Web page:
When choosing from the more than 2,000 US-listed exchange traded funds (ETFs), there are four major areas of due diligence: cost, risk/return, holdings make-up, and tracking accuracy for index-based strategies or the manager’s investment process for active funds. While the last three are often heavily scrutinized, many analyze cost more simply, focusing solely on an ETF’s expense ratio. However, it's important to evaluate an ETF's total cost of ownership (TCO).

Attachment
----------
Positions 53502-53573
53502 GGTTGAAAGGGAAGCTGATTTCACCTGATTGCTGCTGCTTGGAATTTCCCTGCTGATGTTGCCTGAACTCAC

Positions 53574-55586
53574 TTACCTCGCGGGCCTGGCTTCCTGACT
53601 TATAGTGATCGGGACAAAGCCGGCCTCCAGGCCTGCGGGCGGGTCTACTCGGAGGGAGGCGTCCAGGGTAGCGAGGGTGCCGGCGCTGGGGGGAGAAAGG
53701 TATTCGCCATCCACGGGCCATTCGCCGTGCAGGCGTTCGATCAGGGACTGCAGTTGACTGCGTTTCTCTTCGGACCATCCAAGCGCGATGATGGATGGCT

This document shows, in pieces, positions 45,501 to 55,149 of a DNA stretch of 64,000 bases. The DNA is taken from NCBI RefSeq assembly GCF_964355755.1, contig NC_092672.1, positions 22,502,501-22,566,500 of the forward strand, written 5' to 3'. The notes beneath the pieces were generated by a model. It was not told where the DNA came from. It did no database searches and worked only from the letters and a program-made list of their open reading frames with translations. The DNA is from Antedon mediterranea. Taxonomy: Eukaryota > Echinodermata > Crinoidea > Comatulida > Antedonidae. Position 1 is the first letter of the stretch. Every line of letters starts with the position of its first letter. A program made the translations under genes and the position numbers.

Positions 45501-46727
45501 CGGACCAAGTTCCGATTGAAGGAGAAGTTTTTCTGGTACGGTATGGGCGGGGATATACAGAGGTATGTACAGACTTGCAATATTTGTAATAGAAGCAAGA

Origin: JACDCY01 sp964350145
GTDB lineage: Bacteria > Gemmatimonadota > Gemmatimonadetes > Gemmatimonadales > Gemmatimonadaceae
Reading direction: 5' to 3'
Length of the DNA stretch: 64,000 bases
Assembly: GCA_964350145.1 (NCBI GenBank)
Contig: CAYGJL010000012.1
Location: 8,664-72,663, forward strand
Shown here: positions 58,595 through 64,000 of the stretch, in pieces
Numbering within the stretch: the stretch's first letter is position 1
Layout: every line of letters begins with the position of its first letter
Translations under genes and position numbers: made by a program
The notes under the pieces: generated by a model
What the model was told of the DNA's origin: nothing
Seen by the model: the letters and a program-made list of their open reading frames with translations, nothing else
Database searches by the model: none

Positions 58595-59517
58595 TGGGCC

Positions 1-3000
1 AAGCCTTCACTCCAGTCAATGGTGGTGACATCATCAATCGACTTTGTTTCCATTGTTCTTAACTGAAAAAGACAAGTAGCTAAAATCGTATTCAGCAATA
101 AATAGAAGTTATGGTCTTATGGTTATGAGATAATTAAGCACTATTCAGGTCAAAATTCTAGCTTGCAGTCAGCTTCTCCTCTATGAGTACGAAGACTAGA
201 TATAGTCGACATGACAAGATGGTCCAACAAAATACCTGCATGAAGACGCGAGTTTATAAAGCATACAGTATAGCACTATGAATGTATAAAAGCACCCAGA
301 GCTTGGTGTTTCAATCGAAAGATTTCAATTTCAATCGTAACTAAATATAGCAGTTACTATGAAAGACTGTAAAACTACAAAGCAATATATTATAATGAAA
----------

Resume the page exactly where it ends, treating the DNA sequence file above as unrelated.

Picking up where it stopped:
Low Expense Ratios Don’t Always Mean the Lowest TCO
Because an ETF can be bought and sold on an exchange like a stock and incurs trading costs, your TCO evaluation should include both trading and holding costs. Low fees do not naturally lead to low trading costs and, therefore the lowest TCO. Figure 1 plots the 30-day average bid-ask spread versus the expense ratio for the 100 largest US equity ETFs, clearly illustrating the lack of correlation between ETFs’ expense ratios and trading costs. As shown, as a result of differences in secondary market liquidity profiles, some higher fee funds have lower bid-ask spreads, and some lower fee funds have higher bid-ask spreads.